People often want to know how Tucson got its name.
The Tohono O’odham (Desert People) had a village and irrigated fields at Bac, about 7 miles upstream from their village of Stjucson (or Schook-shon), meaning “At The Foot of Black Hill or Mountain.
Some claim that the “Black Mountain” was Sentinel Hill, now called “A” Mountain. But Tumamoc Hill is blacker and, because its base enjoyed a year-round spring, more likely. They too had irrigated fields and grew primarily squash, watermelon, and white tepary beans, in addition to foraging and hunting game. Some say packrats were a Tohono O’odham delicacy … if they could catch the destructive little SOB’s.
The Spanish called these people “Papago”, meaning “bean-eater” because tepary beans were a diet staple; and that is how their nearby rivals referred to them. They were a Piman people with cousins (Akimel O’odham or River People) on the Salt and Gila Rivers near present-day Phoenix; on the Gila and Colorado Rivers near present-day Yuma (the Yumas); the Sobaipuri on the San Pedro River east of Tucson & south of present-day Benson; and other Pimas to the south in present-day Sonora, Mexico.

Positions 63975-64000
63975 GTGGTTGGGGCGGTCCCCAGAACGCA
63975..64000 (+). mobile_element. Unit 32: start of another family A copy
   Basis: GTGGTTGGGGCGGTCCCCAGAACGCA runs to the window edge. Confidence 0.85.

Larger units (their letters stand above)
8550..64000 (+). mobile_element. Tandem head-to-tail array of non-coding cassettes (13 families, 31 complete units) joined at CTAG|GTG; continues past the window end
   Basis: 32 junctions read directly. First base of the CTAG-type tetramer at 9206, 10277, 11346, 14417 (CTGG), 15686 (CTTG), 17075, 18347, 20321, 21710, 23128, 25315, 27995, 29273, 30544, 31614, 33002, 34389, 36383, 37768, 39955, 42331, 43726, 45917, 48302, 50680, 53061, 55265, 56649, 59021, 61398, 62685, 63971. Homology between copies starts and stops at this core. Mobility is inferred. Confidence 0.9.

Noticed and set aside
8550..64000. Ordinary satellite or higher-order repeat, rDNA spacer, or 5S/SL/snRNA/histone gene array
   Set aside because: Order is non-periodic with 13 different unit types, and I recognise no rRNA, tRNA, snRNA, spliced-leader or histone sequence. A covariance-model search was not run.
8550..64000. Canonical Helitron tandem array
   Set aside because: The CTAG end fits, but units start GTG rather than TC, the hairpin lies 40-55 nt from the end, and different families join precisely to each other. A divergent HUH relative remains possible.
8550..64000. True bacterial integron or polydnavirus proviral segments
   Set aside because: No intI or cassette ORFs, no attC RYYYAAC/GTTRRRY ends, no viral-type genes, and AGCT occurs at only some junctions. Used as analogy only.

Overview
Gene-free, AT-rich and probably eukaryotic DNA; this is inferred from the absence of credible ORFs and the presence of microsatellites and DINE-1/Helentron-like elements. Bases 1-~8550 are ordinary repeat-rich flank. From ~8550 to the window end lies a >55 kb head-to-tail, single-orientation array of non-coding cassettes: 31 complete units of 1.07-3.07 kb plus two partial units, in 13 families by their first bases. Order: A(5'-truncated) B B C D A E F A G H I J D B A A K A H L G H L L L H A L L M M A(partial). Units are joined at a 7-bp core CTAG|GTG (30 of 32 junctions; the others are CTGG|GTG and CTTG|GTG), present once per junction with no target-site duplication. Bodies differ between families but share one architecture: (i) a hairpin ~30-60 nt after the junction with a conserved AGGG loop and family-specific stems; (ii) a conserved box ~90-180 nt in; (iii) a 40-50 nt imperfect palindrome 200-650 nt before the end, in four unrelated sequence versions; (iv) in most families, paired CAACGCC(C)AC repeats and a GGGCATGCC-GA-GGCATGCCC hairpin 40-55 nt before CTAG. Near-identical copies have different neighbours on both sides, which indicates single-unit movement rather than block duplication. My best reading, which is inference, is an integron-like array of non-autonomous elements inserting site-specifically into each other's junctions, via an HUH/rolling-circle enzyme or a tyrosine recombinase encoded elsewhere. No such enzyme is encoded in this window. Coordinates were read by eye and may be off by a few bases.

Several of these related groups of Native Americans revolted against the Spanish many times in the 16 & 1700’s. With horses and superior arms, the Spanish put down these Pima revolts, but had to build fortresses to protect themselves from the Apaches ... with limited success.
The name of the settlement on both the west & east banks of Rio Santa Cruz has evolved over the centuries. An early Franciscan padre spelled it “Tuquison”. Hugo O’Conner, who established El Presidio del Tucson on August 20, 1775, spelled it “Toixon”.
In the mid-1800’s, Mexicans still pronounced the name of this very Mexican village “Took-shon”. But in the 1860’s and ‘70’s, with the influx of Anglo-Americans, “Took-shon” became Anglicized into “Tu’: sawn”. To be clear, “Tu” is pronounced like the number two. “…son” rhymes with “yawn”.
We local Tucsonans can always tell an easterner who has never heard of our fair city because they invariably pronounce it like it’s spelled: Tuck-sun. They pronounce “son” like “sun”, rather than “sawn”.
So there you have it. Now you can amaze your friends with your esoteric local knowledge.